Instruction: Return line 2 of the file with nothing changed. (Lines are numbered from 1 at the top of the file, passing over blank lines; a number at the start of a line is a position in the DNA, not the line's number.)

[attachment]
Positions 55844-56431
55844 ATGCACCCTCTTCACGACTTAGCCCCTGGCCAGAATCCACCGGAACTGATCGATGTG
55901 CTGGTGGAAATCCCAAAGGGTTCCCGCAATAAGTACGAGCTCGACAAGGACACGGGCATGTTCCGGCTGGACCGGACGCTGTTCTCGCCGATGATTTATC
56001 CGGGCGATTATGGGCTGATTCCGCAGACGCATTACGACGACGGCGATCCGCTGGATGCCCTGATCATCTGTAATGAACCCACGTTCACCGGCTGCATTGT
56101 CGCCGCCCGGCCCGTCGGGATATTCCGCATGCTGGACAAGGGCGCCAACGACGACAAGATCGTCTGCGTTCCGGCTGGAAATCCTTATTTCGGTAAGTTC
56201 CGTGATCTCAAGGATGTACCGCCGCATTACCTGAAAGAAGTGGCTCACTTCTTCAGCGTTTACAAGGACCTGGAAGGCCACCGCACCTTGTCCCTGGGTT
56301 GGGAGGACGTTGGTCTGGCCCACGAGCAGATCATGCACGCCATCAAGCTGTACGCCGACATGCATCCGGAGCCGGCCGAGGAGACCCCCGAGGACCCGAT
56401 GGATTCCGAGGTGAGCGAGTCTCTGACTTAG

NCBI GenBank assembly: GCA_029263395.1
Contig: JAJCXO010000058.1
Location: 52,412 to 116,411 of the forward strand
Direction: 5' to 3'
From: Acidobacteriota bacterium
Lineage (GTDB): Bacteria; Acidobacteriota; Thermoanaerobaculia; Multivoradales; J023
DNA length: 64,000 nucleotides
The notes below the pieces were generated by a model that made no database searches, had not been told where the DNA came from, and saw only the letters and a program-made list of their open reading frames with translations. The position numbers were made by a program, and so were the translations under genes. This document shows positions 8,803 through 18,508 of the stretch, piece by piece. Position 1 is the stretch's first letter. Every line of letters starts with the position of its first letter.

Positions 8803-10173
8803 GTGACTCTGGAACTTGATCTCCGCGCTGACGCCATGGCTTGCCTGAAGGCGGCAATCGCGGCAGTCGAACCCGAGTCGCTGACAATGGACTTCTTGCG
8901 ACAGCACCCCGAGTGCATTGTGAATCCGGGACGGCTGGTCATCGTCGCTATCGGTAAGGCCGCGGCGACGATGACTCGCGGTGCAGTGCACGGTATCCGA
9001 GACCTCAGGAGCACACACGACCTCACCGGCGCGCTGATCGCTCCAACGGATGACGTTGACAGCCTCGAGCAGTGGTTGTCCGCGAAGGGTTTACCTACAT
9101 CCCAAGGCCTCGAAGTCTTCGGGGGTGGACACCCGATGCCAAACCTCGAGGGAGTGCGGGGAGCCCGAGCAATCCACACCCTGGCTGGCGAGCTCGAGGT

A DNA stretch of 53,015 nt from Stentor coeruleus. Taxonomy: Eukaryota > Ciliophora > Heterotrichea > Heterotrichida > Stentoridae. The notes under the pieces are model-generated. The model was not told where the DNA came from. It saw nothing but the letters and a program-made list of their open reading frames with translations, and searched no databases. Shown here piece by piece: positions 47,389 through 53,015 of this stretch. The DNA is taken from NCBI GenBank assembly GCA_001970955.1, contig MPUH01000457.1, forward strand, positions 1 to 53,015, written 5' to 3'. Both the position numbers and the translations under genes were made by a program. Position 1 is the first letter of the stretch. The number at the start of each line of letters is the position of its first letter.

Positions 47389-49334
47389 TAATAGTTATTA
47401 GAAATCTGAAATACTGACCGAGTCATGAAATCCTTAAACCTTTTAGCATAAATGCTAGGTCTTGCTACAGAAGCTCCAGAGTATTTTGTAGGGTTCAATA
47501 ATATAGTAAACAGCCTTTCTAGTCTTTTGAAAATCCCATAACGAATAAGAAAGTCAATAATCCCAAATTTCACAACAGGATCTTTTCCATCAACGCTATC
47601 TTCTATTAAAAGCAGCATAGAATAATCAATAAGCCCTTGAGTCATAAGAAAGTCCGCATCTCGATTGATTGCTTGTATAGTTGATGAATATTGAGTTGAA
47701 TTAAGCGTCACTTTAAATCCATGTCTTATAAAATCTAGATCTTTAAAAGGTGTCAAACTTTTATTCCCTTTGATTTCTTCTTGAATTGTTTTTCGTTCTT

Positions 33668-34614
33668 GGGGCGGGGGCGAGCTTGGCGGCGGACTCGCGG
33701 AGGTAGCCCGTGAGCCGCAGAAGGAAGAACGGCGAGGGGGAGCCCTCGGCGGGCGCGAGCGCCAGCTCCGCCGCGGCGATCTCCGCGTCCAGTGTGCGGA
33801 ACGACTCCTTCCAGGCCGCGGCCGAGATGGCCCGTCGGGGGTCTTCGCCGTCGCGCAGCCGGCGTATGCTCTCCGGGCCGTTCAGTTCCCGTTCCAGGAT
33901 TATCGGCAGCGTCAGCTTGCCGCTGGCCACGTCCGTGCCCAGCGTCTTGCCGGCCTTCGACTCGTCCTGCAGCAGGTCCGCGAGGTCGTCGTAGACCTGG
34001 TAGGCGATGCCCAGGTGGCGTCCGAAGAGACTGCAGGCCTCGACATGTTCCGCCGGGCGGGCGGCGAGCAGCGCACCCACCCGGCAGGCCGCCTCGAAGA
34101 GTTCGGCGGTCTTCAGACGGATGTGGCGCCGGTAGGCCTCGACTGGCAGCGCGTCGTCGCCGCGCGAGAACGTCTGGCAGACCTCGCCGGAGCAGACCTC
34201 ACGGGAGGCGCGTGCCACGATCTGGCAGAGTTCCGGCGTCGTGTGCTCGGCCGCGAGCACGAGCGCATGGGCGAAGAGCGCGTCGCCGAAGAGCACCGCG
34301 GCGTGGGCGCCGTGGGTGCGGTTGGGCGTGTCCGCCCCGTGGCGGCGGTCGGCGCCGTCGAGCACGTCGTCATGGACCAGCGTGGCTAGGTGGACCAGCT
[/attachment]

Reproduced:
55844 ATGCACCCTCTTCACGACTTAGCCCCTGGCCAGAATCCACCGGAACTGATCGATGTG